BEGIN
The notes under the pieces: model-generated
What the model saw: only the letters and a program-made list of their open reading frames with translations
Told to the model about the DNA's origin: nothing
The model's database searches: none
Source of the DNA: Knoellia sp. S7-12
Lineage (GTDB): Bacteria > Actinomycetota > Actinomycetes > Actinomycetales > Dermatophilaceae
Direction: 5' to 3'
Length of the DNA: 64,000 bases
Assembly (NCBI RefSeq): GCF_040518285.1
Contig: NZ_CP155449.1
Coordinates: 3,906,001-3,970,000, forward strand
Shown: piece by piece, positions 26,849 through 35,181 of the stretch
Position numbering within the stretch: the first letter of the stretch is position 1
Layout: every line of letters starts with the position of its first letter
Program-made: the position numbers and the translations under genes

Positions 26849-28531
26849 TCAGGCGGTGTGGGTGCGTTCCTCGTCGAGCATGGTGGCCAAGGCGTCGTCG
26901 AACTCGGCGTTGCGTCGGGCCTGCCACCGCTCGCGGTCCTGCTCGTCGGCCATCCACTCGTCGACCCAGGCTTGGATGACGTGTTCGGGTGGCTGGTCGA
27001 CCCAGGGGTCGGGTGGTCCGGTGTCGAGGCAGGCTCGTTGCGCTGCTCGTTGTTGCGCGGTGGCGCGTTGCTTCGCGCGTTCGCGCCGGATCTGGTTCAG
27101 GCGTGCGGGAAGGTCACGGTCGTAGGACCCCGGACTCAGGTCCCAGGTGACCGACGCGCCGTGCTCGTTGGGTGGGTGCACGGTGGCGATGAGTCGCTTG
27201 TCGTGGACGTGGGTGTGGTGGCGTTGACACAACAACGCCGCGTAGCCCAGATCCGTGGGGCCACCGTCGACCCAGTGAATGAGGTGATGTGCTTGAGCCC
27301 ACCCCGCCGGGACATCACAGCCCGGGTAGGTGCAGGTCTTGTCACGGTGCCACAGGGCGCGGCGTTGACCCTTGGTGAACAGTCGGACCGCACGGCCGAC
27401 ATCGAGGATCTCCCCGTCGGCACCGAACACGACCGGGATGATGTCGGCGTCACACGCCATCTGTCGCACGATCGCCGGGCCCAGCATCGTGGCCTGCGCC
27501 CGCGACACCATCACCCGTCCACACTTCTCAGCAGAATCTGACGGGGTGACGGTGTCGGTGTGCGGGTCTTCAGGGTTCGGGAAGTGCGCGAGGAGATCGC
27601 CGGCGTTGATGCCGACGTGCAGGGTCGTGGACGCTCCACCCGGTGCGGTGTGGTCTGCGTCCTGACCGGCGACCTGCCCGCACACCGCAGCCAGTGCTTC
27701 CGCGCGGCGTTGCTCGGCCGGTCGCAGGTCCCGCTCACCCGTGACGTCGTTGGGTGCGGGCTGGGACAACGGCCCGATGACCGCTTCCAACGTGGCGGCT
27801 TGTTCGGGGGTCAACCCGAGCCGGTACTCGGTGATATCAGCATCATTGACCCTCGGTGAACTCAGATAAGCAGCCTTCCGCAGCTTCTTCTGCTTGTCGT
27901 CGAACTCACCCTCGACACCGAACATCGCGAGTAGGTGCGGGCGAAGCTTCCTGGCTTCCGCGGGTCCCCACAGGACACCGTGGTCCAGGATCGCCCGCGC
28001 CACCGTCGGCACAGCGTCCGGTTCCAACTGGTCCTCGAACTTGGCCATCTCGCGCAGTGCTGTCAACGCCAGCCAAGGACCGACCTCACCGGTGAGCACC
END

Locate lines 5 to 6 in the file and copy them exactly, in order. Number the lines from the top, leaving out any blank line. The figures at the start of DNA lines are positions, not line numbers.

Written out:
Source of the DNA: Knoellia sp. S7-12
Lineage (GTDB): Bacteria > Actinomycetota > Actinomycetes > Actinomycetales > Dermatophilaceae